Sure, price matters.
But don't let the dollar signs blind you from seeing how disgruntled your employees could be if you choose the wrong health care plan.
"Employers are hearing about problems dealing with claims and claims processing," says John Kirsner, a Squire, Sanders & Dempsey LLP employment law associate. "Employees don't get through in customer service, or they get voice mail, not a person. And probably more significantly, especially from the employee point of view, is denials of medically needed health services."
Lack of coverage is one of the reasons why a client of Victoria Green, an employee benefits broker, recently went shopping for a new HMO.
"The plan did not cover gynecological visits -- in or out of the physician network. For a new hire, it's a rude awakening to go for a gynecologist visit and get a bill that says it's not covered," says Green, owner of Green Insurance Agency in Westerville. "You've got to keep on top of those things. Most of the carriers cover it, but if you have an older policy, chances are it may not."
Barry Shaffer, senior vice president of OhioHealth Group HMO Inc., says he would advise business owners looking for a health care plan to use a broker or consultant.
"They should not just shop based on price," he says, "but look at what's being offered, what's behind the plan, how easy it is to get access to physicians, those kinds of things."
Do your homework
Finding an HMO plan for your employees is not as simple as making a few phone calls, says Kirsner, who acts as both counsel and an advocate for insurance companies, health plans, managed care organizations, hospitals and other health care providers and governmental organizations. His suggestions:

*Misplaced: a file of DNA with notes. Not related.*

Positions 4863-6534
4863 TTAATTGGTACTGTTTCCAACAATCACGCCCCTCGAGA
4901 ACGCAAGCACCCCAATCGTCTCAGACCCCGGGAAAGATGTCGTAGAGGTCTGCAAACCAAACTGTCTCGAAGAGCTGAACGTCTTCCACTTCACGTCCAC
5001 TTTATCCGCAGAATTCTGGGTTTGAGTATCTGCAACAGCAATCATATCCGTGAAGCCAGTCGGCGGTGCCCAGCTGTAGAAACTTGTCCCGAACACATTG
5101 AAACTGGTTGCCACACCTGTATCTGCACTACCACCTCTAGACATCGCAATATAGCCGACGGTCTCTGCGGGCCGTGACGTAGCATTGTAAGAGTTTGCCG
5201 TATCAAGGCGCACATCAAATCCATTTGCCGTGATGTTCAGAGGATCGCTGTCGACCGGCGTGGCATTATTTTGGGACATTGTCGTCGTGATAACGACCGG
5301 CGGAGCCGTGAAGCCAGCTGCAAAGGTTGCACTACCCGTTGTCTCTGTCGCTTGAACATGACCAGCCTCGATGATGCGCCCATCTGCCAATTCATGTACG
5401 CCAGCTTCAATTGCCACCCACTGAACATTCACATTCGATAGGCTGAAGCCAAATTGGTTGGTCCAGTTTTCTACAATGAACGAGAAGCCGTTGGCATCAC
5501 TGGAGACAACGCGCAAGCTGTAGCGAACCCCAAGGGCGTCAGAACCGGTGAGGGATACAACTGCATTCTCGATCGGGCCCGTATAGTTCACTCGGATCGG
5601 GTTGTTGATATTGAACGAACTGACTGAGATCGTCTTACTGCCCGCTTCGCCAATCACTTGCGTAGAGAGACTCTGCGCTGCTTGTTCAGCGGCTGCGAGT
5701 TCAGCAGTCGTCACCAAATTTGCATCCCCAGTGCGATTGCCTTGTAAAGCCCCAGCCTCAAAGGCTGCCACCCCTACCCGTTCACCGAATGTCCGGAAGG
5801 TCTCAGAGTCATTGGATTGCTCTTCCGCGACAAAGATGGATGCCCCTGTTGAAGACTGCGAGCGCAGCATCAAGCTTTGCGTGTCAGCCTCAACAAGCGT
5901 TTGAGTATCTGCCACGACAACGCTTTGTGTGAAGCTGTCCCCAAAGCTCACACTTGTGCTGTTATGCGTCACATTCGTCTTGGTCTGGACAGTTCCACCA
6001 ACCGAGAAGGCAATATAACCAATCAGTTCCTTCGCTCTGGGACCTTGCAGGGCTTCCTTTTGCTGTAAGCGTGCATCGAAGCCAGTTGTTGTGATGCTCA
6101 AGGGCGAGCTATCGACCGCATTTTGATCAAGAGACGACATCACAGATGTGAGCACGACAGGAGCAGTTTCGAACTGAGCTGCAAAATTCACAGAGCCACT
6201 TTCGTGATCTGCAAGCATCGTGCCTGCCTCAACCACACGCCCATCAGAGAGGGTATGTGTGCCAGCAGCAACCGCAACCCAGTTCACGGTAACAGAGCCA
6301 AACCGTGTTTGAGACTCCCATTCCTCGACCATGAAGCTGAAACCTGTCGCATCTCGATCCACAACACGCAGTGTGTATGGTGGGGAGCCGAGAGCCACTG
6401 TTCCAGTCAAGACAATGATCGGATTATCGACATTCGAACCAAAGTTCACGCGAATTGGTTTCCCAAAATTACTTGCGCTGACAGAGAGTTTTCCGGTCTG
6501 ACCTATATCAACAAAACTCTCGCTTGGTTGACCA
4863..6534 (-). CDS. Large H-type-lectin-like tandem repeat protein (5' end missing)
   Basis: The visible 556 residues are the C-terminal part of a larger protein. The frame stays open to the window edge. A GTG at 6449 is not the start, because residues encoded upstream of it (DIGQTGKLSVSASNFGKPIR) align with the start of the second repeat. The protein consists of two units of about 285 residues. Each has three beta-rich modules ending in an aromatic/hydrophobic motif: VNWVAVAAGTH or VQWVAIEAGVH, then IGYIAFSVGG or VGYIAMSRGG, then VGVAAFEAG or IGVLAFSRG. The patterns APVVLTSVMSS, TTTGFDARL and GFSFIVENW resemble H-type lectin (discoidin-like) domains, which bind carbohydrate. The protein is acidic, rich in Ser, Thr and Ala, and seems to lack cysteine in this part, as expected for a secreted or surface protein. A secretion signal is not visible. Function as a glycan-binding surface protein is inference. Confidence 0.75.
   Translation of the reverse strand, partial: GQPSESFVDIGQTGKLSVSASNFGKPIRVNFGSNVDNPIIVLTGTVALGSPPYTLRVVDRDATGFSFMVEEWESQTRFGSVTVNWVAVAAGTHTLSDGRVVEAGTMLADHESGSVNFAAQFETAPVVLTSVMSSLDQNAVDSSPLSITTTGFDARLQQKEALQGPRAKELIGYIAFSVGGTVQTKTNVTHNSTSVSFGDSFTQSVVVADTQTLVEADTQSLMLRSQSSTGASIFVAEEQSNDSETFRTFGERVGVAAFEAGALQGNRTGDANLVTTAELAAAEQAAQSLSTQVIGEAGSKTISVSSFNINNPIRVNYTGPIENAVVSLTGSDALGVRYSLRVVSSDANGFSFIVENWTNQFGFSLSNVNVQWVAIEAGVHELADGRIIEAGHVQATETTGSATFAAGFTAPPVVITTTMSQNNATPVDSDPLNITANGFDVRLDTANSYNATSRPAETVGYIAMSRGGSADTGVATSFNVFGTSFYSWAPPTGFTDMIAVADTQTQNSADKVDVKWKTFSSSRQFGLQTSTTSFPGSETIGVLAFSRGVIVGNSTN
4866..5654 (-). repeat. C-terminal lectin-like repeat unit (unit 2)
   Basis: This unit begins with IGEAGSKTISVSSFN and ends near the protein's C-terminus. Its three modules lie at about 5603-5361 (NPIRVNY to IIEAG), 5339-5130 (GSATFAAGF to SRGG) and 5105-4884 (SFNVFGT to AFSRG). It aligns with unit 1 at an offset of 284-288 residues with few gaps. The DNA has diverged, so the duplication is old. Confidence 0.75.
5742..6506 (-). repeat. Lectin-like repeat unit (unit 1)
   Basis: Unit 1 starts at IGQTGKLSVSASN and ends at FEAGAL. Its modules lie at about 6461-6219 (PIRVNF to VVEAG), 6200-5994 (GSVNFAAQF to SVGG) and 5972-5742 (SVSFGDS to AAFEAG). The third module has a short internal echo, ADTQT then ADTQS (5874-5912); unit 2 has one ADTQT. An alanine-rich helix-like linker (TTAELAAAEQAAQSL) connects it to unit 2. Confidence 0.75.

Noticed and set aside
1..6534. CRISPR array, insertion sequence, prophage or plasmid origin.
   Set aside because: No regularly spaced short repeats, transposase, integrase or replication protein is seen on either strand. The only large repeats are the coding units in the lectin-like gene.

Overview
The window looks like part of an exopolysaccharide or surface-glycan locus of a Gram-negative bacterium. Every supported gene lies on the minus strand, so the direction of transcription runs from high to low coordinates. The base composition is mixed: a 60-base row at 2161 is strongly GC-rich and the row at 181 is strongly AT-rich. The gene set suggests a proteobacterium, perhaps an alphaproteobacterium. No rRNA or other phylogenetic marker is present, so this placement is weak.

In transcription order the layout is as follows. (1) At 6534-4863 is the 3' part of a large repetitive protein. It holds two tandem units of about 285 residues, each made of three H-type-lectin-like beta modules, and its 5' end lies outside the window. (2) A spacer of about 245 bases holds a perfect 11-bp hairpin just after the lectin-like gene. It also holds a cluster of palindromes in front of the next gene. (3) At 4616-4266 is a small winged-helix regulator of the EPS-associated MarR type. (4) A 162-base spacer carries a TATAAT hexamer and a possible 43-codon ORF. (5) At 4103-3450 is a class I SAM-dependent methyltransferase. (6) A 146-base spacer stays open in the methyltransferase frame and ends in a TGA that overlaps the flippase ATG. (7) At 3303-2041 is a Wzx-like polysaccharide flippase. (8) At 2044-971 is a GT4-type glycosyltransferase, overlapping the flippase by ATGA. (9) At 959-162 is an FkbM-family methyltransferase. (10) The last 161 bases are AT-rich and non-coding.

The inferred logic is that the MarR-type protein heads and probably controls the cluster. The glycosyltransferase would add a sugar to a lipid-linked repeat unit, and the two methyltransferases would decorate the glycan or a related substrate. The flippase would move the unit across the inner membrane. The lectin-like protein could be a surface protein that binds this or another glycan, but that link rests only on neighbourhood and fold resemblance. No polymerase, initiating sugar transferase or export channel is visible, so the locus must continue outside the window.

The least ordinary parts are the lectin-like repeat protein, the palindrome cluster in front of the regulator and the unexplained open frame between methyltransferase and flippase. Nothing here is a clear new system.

Go to the Web sites of each of the health care plan providers you're considering to get a handle on the basics.
Use other Web sites that evaluate health plans. For example, the National Commission for Quality Assurance, www.ncqa.org, is a nonprofit organization that holds plans to accountability standards.
"Ask if the plan is NCQA accredited; if not, that ought to tell you something," Kirsner says.
Ask to see the provider's annual survey responses, which measure patient satisfaction.
Shaffer says his company's National Commission for Quality Assurance accreditation requires those surveys annually, and employers can ask for results for their own employees or for OhioHealth overall.
Question the provider. Ask about prices, but also find out about the benefit packages available, how the claim processing system works, how the provider denies services. "Sometimes they have to," Kirsner says. "Not everyone needs a heart transplant."
Green says employers need to find out about the differences between plans.
"There can be intricate parts of the policy a lot of people are not aware of, and it can make a huge difference as to how the policy works for your employees," she says.
Shaffer suggests additional questions: "What kind of rate increases can we expect in the future? What about medical trends? What kind of data will you give us to help us evaluate your program? Is it a local service? Do you have a restricted network, where we can only go to certain doctors or hospitals?"
For the sake of your employees, select a plan with options.
"In our case, we have about nine different plan choices in HMO, and we also have a point of service product, which allows them greater flexibility and freedom of choice," Shaffer says. "Depending on which they select, the price will be different, and they can mix and match a lot of them."
"Make sure you have enough physicians and enough hospitals to choose from that it doesn't look like you're providing an illusory benefit," Kirsner adds.